The ongoing debate over abortion has little middle ground. Supporters and opponents of abortion have one thing in common: the intensity of emotions and devotion to the cause.
Over the past few years the Iowa Legislature has made several attempts to address abortion and respond to those who see abortion as killing a child in the womb. A few years ago, the Iowa Board of Medicine banned the practice of telemed abortion, where a woman is not even examined in person by a doctor before being sent home with dangerous drugs meant to kill the unborn baby and force delivery without medical assistance. Unfortunately, the Iowa Supreme Court overturned the ban.
Last year the Iowa Legislature re-routed women’s health dollars away from facilities which also perform abortions, choosing to send the money statewide to hundreds of other health facilities. We also passed a ban on abortions after the twentieth week, which saved relatively few lives, but was an important step. During the same session, I chaired a subcommittee to define life as starting at conception, effectively outlawing abortion. We made it out of subcommittee, but didn’t have the votes to make it through the full Judiciary committee.
Between sessions, I was approached by friends who were ready to again try to define life as starting at fertilization, but I could only explain we had the same people in office and we ran into problems a new bill wouldn’t address. You see, after over forty years in America with the scourge of abortion being normalized, many practices and drugs that actually kill the embryo were developed that wouldn’t have under a more moral research environment. Some, but not all, contraceptives are actually abortifacients. This means they work by causing the embryo to die, not by preventing fertilization. In vitro procedures that produce many more fertilized eggs than necessary create a moral dilemma when life is defined as starting at conception. People also mentioned the rape, incest, and health of the mother exceptions the bill did not include, even though those issues can be answered.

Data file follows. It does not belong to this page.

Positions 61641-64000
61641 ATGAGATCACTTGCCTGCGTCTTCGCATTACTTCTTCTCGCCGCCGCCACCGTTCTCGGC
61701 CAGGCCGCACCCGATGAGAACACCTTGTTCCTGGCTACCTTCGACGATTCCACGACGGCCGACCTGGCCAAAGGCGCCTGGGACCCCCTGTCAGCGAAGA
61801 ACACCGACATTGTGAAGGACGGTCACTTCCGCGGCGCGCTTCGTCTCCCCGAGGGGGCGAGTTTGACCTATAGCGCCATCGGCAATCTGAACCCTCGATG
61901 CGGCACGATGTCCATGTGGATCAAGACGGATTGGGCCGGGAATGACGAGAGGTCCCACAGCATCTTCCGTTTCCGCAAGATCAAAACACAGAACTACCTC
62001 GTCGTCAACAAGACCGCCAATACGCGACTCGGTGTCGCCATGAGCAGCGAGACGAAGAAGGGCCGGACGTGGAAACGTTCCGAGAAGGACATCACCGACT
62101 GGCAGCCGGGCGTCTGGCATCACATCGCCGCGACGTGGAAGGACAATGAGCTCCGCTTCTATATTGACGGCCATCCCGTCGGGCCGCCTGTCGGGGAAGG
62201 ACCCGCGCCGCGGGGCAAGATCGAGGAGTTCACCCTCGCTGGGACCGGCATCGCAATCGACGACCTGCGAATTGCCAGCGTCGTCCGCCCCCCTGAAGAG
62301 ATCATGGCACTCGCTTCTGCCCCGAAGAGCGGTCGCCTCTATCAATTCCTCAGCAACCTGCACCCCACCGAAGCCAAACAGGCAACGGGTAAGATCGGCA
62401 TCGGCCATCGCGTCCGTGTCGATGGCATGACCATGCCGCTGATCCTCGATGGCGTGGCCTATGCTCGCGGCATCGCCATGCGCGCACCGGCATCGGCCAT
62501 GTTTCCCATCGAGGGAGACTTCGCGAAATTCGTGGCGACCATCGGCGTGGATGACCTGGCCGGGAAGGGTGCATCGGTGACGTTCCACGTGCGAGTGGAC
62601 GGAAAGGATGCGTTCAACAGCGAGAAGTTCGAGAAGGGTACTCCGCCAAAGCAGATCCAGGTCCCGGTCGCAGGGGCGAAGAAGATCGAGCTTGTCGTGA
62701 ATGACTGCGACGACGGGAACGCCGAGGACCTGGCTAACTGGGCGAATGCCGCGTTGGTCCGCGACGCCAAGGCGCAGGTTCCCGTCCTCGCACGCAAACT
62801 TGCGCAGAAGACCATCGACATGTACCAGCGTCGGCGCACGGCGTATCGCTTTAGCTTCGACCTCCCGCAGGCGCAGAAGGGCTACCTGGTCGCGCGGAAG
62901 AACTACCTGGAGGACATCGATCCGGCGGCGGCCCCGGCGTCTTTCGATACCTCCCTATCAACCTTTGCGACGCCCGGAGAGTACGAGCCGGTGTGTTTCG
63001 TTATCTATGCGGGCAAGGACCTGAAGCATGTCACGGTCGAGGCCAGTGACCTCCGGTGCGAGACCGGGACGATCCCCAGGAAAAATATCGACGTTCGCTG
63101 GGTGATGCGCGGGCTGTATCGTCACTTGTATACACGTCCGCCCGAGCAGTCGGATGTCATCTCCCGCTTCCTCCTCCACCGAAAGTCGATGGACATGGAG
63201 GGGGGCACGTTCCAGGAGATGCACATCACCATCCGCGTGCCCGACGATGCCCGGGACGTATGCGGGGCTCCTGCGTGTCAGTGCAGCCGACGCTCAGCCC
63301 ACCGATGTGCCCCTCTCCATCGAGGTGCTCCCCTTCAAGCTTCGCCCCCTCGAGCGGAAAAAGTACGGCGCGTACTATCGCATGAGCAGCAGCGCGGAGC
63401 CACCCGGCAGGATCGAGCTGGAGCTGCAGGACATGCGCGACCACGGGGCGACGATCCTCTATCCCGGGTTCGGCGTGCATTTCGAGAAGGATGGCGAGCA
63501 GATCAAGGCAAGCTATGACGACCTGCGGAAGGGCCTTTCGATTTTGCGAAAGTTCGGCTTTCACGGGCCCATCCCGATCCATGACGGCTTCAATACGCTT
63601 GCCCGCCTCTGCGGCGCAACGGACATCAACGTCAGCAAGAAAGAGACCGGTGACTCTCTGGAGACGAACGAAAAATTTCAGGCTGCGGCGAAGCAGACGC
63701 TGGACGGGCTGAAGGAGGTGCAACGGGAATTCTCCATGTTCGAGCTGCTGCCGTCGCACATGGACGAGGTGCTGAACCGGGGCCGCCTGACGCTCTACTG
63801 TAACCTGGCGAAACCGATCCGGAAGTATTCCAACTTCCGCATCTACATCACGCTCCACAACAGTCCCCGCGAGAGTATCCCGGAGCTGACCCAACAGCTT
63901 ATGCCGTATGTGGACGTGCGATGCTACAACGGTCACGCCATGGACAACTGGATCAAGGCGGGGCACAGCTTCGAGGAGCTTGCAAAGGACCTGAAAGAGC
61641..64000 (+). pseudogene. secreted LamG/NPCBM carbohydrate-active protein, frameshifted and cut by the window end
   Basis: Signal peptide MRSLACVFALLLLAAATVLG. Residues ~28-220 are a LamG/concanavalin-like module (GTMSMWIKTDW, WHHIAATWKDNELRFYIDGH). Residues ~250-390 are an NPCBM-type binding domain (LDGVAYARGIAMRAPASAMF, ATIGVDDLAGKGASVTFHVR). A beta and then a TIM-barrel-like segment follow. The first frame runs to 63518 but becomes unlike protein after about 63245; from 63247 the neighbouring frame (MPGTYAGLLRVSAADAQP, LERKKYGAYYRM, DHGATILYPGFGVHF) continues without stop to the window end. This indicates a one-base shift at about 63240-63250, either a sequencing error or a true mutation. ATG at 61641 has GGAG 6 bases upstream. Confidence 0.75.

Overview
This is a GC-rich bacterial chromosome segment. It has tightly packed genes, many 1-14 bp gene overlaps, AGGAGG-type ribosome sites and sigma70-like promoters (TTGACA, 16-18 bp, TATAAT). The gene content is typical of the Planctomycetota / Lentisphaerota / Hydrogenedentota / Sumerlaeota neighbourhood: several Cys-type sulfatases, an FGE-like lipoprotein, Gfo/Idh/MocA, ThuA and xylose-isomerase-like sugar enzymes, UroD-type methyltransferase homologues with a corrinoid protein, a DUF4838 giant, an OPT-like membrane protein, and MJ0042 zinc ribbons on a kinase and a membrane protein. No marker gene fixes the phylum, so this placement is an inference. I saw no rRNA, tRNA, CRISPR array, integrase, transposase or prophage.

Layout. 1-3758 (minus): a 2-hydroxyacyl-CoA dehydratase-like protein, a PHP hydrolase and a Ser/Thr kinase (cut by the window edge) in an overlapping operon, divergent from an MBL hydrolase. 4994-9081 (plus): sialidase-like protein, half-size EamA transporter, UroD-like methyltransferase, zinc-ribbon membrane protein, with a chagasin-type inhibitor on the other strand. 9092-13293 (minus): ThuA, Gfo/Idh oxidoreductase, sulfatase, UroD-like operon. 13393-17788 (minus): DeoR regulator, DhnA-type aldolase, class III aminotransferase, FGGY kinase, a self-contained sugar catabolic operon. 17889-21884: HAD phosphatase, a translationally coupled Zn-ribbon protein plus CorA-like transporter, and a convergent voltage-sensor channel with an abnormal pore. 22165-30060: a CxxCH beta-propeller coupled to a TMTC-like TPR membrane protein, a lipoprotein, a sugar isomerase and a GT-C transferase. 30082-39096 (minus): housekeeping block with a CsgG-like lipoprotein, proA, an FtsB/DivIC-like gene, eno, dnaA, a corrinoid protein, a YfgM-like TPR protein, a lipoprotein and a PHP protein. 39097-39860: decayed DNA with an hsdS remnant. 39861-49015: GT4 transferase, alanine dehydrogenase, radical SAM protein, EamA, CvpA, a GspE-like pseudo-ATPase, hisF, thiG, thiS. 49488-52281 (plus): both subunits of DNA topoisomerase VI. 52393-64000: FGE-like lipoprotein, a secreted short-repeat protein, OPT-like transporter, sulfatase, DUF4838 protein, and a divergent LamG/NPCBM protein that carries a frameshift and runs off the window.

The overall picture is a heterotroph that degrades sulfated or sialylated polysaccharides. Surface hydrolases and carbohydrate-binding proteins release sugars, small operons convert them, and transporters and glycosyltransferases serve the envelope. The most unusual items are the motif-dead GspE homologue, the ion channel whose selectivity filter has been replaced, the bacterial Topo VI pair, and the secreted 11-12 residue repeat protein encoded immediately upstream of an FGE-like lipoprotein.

Other countries without the pressure of an abortion industry developed different solutions to the drugs and procedures, so it can be done. After a full generation of our procedures being normalized, I don’t see our society being ready to move to the end goal immediately, and it disappoints me to say that. This is where SSB 3143, the fetal heartbeat bill, comes into the picture.
The heartbeat bill would make it illegal to do an abortion if a fetal heartbeat can be detected by ultrasound. While the baby’s heart starts beating eighteen to twenty-two days after it’s conceived, the heartbeat can’t be detected by ultrasound until six to nine weeks after the mother’s last period. So this bill doesn’t set a hard number in law, it requires an ultrasound before any abortion. If a heartbeat is detected, the doctor must inform the mother the abortion cannot proceed. The bill leaves open that if a medical emergency exists, the abortion may continue.
The penalty in the bill applies only to the abortionist, never to the mother. If the abortionist is found to have completed a prohibited abortion, it is a Class “D” felony, punishable by up to five years in prison.
Studies and polls have found for at least twenty years, American culture has been moving toward life and away from abortion. I said earlier, I am finding our society isn’t to the point of outlawing abortion. That day may come, and it may not. I’ll leave that to the church and the citizens. But I do believe our society has moved to where the heartbeat bill is an acceptable position for the majority of Iowans. Any of us can understand that just as a man’s life is ended when his heartbeat stops, we also know a little girl or boy is alive and growing when we hear their heartbeat.
A heartbeat cut-off avoids the discussion of contraceptives and abortifacients, in vitro, rape, and incest. I still believe life begins at fertilization and Roe v. Wade is a bad decision. But my experience in the Legislature tells me this is where we can go in the abortion debate.
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